Who is Peter Daszak, the nonprofit exec who sent taxpayer money to Wuhan lab?

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The nonprofit exec whose organization sent nearly $600,000 in US taxpayer money to a Chinese lab that may have been the source of COVID-19 masterminded an effort near the start of the pandemic to squelch the notion that the coronavirus was man-made, a new report reveals.

Peter Daszak, president of the New York City-based EcoHealth Alliance, secretly organized a statement issued by the influential British medical journal The Lancet in February 2020, according to Vanity Fair.

A total of 27 scientists — including Daszak, 55, who trained as a zoologist — signed the statement, which expressed “solidarity with all scientists and health professionals in China.”

“We stand together to strongly condemn conspiracy theories suggesting that COVID-19 does not have a natural origin,” the statement affirmed.

“Conspiracy theories do nothing but create fear, rumours, and prejudice that jeopardise our global collaboration in the fight against this virus.”

During Daszak’s efforts to arrange the Lancet statement, he reportedly emailed two scientists, including Dr. Ralph Baric of the University of North Carolina, who’d worked with the lead coronavirus researcher at China’s Wuhan Institute of Virology, located at the epicenter of the coronavirus outbreak.

Daszak told the scientists that they “should not sign this statement, so it has some distance from us and therefore doesn’t work in a counterproductive way,” Vanity Fair said, citing emails obtained by the group US Right to Know.

“We’ll then put it out in a way that doesn’t link it back to our collaboration so we maximize an independent voice,” Daszak reportedly added.

Baric didn’t sign the Lancet statement, but last month was among 18 international scientists who signed a statement in Science Magazine calling for a “transparent, objective” investigation into the origins of COVID-19.

And while the Lancet statement included a claim that its signatories had “no competing interests,” at least six others had either worked at or been funded by EcoHealth Alliance, according to Vanity Fair.

Daszak received more than $410,000 in annual compensation from EcoHealth and “related organizations” during the fiscal year that ended on June 30, 2019, according to an IRS filing posted online by the ProPublica news organization.

The nonprofit, which says it’s “dedicated to protecting wildlife and public health from the emergency of disease,” has received as much as $15 million a year in grant money from various federal agencies, Vanity Fair said.

EcoHealth has used those grants to fund controversial “gain-of-function” research — which can increase the infectiousness and virulence of viruses — at facilities that include the Wuhan Institute of Virology, according to Vanity Fair.

The WIV received about $600,0000 from a five-year, $3 million-plus grant that Vanity Fair said EcoHealth got from the US National Institute of Allergy and Infectious Diseases, which is headed by Dr. Anthony Fauci.

According to Fauci’s official emails, which were posted online this week by BuzzFeed, Daszak wrote him on April 18, 2020, to express gratitude for Fauci’s public statements backing the theory that the coronavirus evolved naturally.

“I just wanted to say a personal thank you on behalf of our staff and collaborators, for publicly standing up and stating that the scientific evidence supports a natural origin for COVID-19 from a bat-to-human spillover, not a lab release from the Wuhan Institute of Virology,” Daszak wrote.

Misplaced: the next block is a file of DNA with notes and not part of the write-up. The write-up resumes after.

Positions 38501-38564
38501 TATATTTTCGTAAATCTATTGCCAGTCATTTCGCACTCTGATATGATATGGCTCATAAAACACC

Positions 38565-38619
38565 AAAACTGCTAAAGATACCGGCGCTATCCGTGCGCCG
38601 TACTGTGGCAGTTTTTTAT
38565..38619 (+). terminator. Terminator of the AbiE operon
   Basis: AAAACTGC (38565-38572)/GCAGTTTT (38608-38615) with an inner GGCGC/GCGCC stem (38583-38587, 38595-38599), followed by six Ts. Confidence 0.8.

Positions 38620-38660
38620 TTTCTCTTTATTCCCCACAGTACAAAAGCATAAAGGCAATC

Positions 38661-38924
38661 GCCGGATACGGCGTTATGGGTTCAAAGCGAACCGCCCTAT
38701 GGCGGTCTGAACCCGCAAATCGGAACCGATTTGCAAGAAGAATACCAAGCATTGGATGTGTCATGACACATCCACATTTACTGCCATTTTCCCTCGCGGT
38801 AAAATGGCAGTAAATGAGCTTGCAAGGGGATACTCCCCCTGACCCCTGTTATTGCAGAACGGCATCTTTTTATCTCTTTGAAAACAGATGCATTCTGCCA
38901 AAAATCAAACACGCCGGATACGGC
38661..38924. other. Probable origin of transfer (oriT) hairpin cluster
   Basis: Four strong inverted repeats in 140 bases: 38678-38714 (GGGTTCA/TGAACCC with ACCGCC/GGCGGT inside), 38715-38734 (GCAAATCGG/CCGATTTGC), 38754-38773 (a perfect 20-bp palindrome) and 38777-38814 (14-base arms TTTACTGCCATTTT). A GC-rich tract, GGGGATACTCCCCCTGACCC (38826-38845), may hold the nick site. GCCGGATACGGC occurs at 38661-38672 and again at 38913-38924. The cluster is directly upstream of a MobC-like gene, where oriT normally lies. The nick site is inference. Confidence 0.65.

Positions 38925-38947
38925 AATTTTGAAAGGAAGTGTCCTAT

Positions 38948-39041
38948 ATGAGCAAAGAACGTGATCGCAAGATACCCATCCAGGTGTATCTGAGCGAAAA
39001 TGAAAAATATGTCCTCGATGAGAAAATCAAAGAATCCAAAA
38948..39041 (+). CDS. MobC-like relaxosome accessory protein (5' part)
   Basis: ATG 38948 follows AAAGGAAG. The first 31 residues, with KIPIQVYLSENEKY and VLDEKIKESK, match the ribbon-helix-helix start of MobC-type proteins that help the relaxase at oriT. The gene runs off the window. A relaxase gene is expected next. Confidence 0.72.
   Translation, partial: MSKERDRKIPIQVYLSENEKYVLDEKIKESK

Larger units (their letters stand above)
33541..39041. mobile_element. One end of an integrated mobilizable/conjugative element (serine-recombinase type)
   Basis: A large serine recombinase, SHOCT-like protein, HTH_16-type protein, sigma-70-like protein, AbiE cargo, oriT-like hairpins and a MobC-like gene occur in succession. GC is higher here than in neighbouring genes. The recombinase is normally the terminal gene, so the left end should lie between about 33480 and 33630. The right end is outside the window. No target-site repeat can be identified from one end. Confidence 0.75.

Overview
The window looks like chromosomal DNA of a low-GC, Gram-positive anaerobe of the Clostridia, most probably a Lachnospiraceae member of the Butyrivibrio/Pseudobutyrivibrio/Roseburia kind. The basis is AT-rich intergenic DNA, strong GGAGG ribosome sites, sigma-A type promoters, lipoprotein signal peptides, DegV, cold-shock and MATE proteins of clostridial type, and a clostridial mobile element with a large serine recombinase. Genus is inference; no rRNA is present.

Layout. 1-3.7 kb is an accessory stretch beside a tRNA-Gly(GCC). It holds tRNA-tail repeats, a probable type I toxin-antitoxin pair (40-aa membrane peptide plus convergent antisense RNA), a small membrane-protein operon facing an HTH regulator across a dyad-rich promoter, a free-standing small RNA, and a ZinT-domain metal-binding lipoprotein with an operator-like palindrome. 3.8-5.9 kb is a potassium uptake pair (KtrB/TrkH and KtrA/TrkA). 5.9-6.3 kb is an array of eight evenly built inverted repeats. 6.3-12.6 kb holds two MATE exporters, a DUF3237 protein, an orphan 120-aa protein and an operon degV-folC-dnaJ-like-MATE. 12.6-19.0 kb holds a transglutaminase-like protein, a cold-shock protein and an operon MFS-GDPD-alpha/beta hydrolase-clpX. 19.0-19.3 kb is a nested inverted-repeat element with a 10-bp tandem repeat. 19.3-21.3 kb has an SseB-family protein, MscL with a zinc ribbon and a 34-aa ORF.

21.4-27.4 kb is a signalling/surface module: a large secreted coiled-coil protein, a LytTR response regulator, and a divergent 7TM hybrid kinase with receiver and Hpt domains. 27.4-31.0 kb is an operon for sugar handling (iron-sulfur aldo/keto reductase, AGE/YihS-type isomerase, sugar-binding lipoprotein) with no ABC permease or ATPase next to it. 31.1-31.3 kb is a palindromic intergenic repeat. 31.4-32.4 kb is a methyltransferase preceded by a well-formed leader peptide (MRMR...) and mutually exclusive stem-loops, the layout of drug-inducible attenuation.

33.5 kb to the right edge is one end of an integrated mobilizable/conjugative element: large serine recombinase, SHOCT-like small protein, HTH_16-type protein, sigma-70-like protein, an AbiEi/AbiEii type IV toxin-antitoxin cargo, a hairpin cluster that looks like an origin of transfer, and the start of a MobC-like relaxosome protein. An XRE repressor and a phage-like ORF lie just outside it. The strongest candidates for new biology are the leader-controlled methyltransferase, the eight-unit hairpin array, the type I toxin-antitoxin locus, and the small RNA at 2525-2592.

“From my perspective, your comments are brave, and coming from your trusted voice, will help dispel the myths being spun around the virus’s origins.”

Fauci responded the next day, saying, “Many thanks for your kind note.”

During a House Appropriations subcommittee meeting last week, Fauci denied that the government money the WIV got from EcoHealth was spent on gain-of-function research, saying, “That categorically was not done.”

But National Institutes of Health Director Francis Collins acknowledged earlier in the meeting that “we are, of course, not aware of other sources of funds or other activities they might have undertaken outside of what our approved grant allowed.”

WIV’s lead coronavirus researcher, Shi Zhengli — who’s been dubbed “Bat Woman” for her work with the flying mammals — has also acknowledged receiving more than $1.2 million in US grant money, some of which was routed through EcoHealth, according to Vanity Fair.

In January, the US State Department released a fact sheet that revealed WIV researchers had collaborated on secret Chinese military projects since at least 2017, which Shi has emphatically denied.

China has also called the State Department fact sheet — which was adopted by President Biden’s administration — “full of fallacies” and the “last madness” of former Secretary of State Mike Pompeo, whom it called “Mr. Lies.”

In January, Daszak was the only American representative to take part in a World Health Organization visit to Wuhan that led to a finding that it’s “extremely unlikely” the coronavirus leaked from a Chinese lab.

During a March 10 event in London, Daszak admitted that the group didn’t ask to inspect the WIV’s database of 22,000 virus samples and sequences, a decision he defended by saying that “a lot of this work has been conducted with EcoHealth Alliance,” Vanity Fair said.

Daszak also said Shi told the group that the WIV removed the database from the internet due to hacking attempts during the pandemic — but it was actually taken offline on Sept. 12, 2019, three months before the official start of the outbreak, according to Vanity Fair.

In response to detailed questions from Vanity Fair, an EcoHealth spokesperson speaking for both the organization and Daszak said, “We have no comment,” according to the magazine.

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